The GOP's New Energy Plan Looks... Oddly Familiar

Congressional Republicans have finally waded into the fray with their own detailed proposal for energy and climate change. You can download the 150-page American Energy Act off the GOP site. Here's a noteworthy provision in the "bill":

Nothing in the Clean Air Act shall be treated as authorizing or requiring the regulation of climate change or global warming.

And another:

The impact of greenhouse gas on any species of fish or wildlife or plant shall not be considered for any purpose in the implementation of this Act.

Okay, so it's not a climate bill. But it does have plenty of energy provisions. Specifically, a focus on expanded drilling for oil and gas—both offshore and in the Arctic National Wildlife Refuge. There's also an all-you-can-eat buffet of tax breaks and subsidies for various industries—including carbon-heavy tar sands and coal-to liquids production, but also for wind, biomass, and solar. Now, as Keith Johnson quips, this newfound Republican support for clean energy and conservation is curious, since the GOP never had any use for renewables or energy efficiency when they actually had the votes to pass legislation. But maybe they've had a change of heart.

The heart of the proposal, though, is a goal of building 100 new nuclear plants in the United States by 2030. The bill doesn't mandate construction, mind you—it's more of a hazy aspiration. But how do we actually get there? After all, one of the biggest hurdles nuclear power faces is that new plants are expensive to build. A carbon tax or cap-and-trade system could give utilities incentive to consider nuclear generation. But the GOP doesn't want to regulate carbon. And it's doubtful that the extra subsidies they offer for nuclear can close the cost gap with coal and natural gas. Indeed, seeing as how the Republican proposal eliminates the prospect of ever addressing carbon and climate change, a likely outcome is that utilities would just keep favoring cheap dirty coal plants.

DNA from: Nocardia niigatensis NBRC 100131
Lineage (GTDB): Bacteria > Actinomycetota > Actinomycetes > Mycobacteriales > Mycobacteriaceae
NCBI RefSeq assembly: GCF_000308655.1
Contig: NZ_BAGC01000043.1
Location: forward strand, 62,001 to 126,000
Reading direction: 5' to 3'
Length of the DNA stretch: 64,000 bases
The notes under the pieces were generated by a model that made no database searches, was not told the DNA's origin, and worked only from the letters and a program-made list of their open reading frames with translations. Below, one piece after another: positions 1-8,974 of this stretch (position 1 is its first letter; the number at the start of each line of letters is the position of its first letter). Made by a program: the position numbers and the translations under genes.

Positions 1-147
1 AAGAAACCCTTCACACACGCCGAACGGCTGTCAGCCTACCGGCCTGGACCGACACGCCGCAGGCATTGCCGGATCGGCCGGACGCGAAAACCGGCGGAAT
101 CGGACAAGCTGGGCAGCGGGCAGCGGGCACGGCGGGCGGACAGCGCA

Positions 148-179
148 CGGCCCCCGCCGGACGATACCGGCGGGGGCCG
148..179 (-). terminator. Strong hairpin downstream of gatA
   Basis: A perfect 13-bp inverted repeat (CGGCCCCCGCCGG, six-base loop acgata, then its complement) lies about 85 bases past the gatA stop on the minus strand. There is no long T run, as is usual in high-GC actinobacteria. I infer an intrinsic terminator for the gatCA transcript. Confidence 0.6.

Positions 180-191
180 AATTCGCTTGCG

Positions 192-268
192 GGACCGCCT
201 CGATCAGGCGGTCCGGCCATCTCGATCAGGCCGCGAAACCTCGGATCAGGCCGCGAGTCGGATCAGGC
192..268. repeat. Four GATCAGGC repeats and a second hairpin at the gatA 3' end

Instead, the GOP proposal promises to cut through all the "red tape" that's supposedly preventing new nuclear plants from being built. Now, a major MIT study on the future of nuclear power suggested that cost was a far bigger problem than regulatory hurdles. So it's unclear whather this would actually accelerate the deployment of nuclear power at all. (Meanwhile, the proposal would mandate Yucca Mountain as a national waste repository, and would promote the recycling of nuclear waste—on that, see this Greenwire story by Kate Ling for an overview of France's reprocessing program, pros and cons.)

In any case, this proposal seems intended as a means of providing the GOP with talking points, rather than as a piece of serious legislation. And, as Joe Romm notes, it looks suspiciously like, well, Dick Cheney's energy approach. Still, it'd be interesting to see a mainstream analysis of both the cost of the bill and of the expected reduction in greenhouse-gas emissions it would actually achieve. I'd guess the answer to the latter would be close to zero, but why not find out?

--Bradford Plumer

Posted: Wednesday, June 10, 2009 11:28 PM